I write this welcome to you American soldiers andsailors because I know America personally and thereforeI know what the word “welcome” means. And I see rightaway from the start that it is going to be a difficultproposition for us over here to compete with Americain that particular industry. However, we mean to try,and we hope to succeed. Anyway, we shall not fail fromlack of good-will.
Having bid you welcome to our shores, I am nextgoing to ask you to remember just one thing.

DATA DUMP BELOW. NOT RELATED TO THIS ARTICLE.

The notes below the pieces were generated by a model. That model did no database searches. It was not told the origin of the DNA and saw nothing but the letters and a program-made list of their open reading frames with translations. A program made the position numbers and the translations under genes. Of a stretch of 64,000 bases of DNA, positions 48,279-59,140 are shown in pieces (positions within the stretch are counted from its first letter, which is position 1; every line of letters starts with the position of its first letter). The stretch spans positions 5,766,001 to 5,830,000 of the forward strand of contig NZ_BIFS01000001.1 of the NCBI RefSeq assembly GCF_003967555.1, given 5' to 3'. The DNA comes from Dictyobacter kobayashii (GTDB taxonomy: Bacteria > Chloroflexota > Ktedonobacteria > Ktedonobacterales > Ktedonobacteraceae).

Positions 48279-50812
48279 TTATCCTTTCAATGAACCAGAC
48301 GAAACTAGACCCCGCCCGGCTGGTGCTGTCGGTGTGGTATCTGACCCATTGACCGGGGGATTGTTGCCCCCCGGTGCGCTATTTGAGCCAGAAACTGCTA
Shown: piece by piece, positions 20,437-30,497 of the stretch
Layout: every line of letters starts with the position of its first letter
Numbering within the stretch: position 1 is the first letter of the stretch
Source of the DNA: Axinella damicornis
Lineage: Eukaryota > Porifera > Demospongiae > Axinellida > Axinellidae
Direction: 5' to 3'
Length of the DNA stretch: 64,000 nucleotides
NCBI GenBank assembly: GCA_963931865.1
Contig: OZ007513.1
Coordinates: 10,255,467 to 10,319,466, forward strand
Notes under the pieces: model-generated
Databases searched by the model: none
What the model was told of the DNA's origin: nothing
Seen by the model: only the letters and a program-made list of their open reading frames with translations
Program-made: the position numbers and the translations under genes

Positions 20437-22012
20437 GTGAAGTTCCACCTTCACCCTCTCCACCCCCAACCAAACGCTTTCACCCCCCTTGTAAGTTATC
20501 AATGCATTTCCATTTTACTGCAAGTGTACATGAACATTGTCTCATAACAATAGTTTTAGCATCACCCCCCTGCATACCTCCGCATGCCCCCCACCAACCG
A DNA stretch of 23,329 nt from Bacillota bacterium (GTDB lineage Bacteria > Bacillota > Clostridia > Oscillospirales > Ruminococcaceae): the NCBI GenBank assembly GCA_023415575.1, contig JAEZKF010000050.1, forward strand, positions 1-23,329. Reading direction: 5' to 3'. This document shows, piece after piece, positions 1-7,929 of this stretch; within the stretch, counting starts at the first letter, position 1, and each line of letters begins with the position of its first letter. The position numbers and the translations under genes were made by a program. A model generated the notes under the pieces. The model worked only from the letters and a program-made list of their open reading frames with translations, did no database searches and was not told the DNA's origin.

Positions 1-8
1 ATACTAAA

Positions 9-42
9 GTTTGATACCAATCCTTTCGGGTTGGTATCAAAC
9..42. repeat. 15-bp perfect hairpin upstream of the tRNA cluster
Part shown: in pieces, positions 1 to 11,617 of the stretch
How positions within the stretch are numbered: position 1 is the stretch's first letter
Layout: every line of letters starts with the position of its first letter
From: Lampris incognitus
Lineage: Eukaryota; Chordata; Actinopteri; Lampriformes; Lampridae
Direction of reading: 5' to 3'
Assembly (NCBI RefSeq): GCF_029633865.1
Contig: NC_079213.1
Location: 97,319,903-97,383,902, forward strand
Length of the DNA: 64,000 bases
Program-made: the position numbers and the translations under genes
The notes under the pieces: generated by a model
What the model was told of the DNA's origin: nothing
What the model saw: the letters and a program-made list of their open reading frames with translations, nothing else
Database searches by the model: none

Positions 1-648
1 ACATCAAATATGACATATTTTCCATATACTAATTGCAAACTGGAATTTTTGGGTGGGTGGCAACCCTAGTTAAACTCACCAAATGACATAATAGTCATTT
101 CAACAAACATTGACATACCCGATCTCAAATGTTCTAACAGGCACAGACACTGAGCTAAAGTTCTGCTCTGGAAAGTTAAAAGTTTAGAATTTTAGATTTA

We are very, very short-handed at present. Duringthe past four years the people of the British Isles havecontributed to our common cause more than six millionsoldiers and sailors. On a basis of population, the purelyBritish contribution to the forces of the British Empireshould have been seventy-six per cent. The actual contributionhas been eighty-four per cent; and when wecome to casualties, not eighty-four but eighty-six per[x]cent of the total have been borne by those two littleislands, Great Britain and Ireland, which form thecradle of our race. You can, therefore, imagine the strainupon our man-power. Every man up to the age of fiftyis now liable to be drafted. The rest of our male population—roughlyfive millions—are engaged night andday in such occupations as shipbuilding, coal-mining,munition-making, and making two blades of corn growwhere one grew before. They are assisted in everydepartment, even in the war zone, by hundreds andthousands of devoted women.